I should have seen it coming.

When I had to cancel a party I’d been planning for months, because just thinking about it made me want to vomit.

When I couldn’t make plans on Tuesday for Friday, because I was scared that by Friday I might not be able to look anyone in the eye.

When people around me are dealing with big issues with grace and strength and I fell apart over groceries.

Something so small and insignificant.

Something anyone else would have brushed off.

Something that broke me.

It broke me because it showed me how not okay I am.

That all the time and energy expended on pretending to be a normal, functioning adult was for nothing.

I couldn’t take the tears out of my daughter’s eyes when she lost her race.

I forgot to put water in the car.

I parked like a nana.

I bought the wrong groceries.

I gave the wrong person the wrong boxer shorts when I did the laundry.

Such small, stupid things.

So, what the hell is wrong with me that they made me cry?

That they made me question everything, that they highlighted every bad thought I have about myself.

That I’m a useless person.

That I’m a terrible mother.

That it would be better if I just disappeared.

42398940_1110502119100777_4640356143706551906_n“How are you?” asked my husband this morning.


Honesty is not always the best policy.

Because what should I have said?

“I’m not okay. I’m falling apart. I don’t know what I’m doing. I want it all to just go away.”

How would that help us when we have real challenges.

Real mortgages and debt and kids and a failing economy?

When homeless kids are going to die on the streets?

When people who have nothing are doing everything they can to eat tonight?

And I can’t put my shoes on.

And it doesn’t really matter, because I know I have depression.

But nothing really seems to matter right now.

Because it doesn’t matter how I feel.

I still have to function.

I still have people depending on me.

I still have bills to be paid.

I still have a job to do.

I can’t afford to hide in a cave and sleep until this passes.

And the kind looks, the “Are you okays” just make it worse.

They just shatter what’s left of my defenses.

And I reply, “It’s nothing. I’m just coming down with something.”

Because it’s easier for other people to think it’s the flu.

Like depression is something contagious.

But it will pass.

I know it will.

I have to believe it will.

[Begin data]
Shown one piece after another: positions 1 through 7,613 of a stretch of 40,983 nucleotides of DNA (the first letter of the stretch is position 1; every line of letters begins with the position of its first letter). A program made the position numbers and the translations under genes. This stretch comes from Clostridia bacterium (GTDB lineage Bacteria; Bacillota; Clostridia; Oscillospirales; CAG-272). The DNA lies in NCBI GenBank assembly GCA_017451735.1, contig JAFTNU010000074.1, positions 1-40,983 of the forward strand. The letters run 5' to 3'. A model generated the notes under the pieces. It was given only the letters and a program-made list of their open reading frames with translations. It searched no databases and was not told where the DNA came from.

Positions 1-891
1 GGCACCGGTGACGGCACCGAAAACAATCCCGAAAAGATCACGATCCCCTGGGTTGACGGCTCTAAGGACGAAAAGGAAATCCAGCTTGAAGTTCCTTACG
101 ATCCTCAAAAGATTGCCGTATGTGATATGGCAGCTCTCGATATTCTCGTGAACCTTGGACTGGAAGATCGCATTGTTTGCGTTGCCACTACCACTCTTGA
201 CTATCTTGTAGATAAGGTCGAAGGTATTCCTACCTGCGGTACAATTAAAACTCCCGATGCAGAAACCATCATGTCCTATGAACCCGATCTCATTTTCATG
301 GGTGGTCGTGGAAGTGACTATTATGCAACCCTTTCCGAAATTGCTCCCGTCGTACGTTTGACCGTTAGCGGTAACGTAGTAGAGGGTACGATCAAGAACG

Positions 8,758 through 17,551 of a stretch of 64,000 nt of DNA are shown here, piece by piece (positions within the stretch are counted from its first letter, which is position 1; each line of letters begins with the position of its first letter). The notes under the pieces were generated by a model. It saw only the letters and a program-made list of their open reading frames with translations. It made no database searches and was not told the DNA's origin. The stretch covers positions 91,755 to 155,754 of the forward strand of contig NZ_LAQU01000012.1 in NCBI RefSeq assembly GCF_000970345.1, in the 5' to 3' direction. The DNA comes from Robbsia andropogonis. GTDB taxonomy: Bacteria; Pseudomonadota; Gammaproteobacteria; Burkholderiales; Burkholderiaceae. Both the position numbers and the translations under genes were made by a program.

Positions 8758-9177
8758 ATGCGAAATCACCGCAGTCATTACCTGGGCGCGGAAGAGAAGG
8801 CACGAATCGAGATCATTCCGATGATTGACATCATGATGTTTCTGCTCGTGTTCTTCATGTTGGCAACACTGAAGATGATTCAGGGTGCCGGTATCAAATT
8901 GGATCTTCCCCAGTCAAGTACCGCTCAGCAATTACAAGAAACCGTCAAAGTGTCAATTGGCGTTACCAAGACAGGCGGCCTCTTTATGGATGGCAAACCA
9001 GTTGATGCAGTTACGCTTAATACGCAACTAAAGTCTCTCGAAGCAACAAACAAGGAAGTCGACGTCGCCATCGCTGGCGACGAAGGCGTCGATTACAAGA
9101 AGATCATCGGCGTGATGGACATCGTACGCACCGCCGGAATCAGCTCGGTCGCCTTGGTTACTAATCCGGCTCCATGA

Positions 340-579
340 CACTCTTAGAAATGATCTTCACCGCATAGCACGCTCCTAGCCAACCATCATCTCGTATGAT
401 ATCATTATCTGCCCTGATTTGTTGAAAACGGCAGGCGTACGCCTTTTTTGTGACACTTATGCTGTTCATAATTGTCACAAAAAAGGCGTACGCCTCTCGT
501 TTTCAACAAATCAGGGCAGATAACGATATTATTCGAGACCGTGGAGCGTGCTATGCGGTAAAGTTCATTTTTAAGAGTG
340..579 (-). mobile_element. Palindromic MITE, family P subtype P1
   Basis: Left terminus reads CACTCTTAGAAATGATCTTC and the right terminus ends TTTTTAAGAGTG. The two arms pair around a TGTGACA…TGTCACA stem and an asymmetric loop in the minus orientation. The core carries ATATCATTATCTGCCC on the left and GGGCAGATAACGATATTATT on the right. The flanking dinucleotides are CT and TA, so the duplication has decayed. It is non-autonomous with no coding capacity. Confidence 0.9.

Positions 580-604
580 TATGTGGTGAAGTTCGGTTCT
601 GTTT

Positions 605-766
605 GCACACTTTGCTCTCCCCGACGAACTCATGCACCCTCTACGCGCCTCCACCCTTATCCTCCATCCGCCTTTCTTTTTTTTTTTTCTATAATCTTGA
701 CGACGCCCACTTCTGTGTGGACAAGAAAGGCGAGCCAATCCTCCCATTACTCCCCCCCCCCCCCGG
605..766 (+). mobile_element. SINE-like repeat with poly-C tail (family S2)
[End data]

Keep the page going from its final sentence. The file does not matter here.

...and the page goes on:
If I can just get through this one hour at a time, things will be fine.

And when someone asks I can say, “I’m fine” and not be lying through gritted teeth.


largeI am not alone.

Thousands, millions of people just like me are not alone.

We’re not freaks.

I am not a freak.

And if by sharing how I feel today, it makes just one person feel a little less alone, than at least something good can come out of this.


Panic at the Pep Parade

Panic illustration
From Ravishly with thanks to Jenni Berrett for her brilliant article on panic attacks.


I was really adulting like a bozza today!

I had my power suit on.

My boots were walking.

I was killing it.

Until, I wasn’t.


Until a pigeon pooped on my pep parade.


A clammy hand fastened its grip around my throat.

Another clenched around my heart.

My breath was stolen by some invisible ghoul.

My eyes began blinking like a possessed strobe light.

I wanted to vomit.

I wanted to cry.

I wanted to curl up and die.


I wanted someone to notice.

To just tell me things were going to be alright.

To just breathe.

That it would pass.

That I had this.


I wanted no-one to notice.

I wanted no-one to see how hard I was pretending.

I wanted to disappear.


And then came the crushing guilt.

Who the hell am I to be anxious, to panic?

I have a wonderful, privileged life.

I have a great job, a wonderful family, a beautiful house.

Who the hell do I think I am?

Millions of people deal with huge stresses every day, make life and death choices.

My husband calmly negotiates multinational deals on top of dealing with all the minutiae of our household – bond payments, school meetings, car repairs and all the other stuff.


I can’t buy groceries.

Let’s put that into perspective.


Living with anxiety is a silent nightmare.

Think Pennywise in every storm drain, around every corner, in every shadow waiting to make you come and play.

It makes no sense.

It is not rational.

It is desperately lonely and isolating.

I whisper over and over, “I am not alone in this. I am not alone.”


So, if you, like me survive living with some form of anxiety or panic disorder, repeat after me: “I am not alone.”